Amerigo Vespucci (1454-1512) was described in Maxim magazine as a low-ranking sailor who scammed his name onto the maps and wrote pornography about the natives of the lands he'd explored. This is a continuation of legends that have grown up about Vespucci, spread by those who thought Columbus deserved to have the new continents named after him instead, but the stories about Vespucci are not really true.

Vespucci was not a low-ranking sailor; he was a navigator of three expeditions bankrolled by the King of Spain and later that of Portugal as follow-ups to previous voyages such as the earlier ones of Christopher Columbus. He also did not scam his way onto the maps; he had nothing to do with the fact that a cartographer, the German Martin Waldseemüller, who'd read his accounts of his voyages, chose to label the lands on his map that Vespucci had written about with a Latinized version of Vespucci's name. (Apparently Waldseemüller later changed his mind about the name, but by then all the other maps were using it and the name stuck.) However, the charge that Vespucci's work went into great detail about sexual and marriage customs of the natives is true. Unsurprisingly, his descriptions of the New World sold rather better than those of Columbus.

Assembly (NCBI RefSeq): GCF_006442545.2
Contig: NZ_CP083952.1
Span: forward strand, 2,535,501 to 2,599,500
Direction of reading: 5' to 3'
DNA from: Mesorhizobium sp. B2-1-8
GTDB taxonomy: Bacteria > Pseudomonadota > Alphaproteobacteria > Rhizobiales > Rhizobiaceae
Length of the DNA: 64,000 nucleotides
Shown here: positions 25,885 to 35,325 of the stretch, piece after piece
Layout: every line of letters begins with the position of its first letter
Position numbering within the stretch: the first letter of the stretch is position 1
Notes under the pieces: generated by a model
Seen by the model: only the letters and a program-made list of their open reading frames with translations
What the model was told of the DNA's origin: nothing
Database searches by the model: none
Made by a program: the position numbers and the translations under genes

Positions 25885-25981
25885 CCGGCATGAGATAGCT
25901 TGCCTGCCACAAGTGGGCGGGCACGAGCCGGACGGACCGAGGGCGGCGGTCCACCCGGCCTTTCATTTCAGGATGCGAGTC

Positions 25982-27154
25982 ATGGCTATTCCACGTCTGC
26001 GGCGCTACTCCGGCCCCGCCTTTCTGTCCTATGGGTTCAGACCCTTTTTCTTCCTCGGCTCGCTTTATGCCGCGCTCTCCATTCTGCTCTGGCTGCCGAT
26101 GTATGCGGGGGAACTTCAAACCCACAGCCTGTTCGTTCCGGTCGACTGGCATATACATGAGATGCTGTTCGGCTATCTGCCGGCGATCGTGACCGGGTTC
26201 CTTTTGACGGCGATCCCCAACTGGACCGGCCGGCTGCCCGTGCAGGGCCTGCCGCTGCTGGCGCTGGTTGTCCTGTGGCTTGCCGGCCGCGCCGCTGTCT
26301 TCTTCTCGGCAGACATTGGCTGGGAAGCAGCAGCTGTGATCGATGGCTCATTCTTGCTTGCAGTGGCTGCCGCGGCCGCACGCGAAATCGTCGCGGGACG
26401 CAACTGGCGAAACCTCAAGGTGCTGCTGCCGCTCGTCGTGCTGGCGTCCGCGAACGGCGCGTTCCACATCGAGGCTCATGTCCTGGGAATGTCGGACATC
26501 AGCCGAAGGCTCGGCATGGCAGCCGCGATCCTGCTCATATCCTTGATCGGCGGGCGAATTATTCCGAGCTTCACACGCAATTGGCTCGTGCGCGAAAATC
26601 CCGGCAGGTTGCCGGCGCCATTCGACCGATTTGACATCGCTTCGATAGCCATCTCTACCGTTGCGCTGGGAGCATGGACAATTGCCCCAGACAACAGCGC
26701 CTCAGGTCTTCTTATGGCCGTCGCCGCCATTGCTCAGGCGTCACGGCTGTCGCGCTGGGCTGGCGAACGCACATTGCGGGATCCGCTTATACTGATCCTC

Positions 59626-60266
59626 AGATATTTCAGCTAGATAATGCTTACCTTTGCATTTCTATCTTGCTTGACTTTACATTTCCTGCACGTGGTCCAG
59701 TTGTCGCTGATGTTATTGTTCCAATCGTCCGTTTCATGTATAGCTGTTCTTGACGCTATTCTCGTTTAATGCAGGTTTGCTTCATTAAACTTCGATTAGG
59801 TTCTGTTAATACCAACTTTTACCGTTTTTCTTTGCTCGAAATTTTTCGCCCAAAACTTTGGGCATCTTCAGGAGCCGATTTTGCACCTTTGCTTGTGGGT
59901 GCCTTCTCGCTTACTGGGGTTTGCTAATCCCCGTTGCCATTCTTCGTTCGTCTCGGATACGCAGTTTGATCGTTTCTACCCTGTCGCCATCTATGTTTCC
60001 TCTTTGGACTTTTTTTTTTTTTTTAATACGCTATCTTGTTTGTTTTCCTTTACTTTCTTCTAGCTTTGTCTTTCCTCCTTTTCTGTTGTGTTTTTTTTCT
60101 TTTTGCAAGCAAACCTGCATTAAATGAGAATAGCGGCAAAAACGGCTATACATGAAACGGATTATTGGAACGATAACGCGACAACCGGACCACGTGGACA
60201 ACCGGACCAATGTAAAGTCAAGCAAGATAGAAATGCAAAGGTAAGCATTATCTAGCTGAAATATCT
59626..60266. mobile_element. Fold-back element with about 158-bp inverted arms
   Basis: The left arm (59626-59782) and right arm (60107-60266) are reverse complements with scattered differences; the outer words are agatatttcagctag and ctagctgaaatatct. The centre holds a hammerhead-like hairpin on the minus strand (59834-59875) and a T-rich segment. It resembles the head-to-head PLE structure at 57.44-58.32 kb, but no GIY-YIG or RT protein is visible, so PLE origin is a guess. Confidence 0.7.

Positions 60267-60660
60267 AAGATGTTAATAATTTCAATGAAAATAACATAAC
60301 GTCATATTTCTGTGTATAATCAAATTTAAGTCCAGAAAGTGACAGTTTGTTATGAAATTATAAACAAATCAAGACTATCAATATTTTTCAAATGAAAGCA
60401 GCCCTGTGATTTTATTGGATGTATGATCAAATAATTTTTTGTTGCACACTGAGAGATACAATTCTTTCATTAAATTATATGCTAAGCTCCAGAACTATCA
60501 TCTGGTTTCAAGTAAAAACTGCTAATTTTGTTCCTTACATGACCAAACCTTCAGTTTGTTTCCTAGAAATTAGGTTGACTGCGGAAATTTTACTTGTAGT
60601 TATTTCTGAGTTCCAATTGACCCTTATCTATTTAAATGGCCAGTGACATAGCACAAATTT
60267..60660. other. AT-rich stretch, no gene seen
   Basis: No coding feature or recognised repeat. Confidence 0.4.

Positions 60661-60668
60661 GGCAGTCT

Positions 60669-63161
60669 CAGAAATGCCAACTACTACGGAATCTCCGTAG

Sources: Years of reading, and weekly/aa050498.htm to confirm my recollections.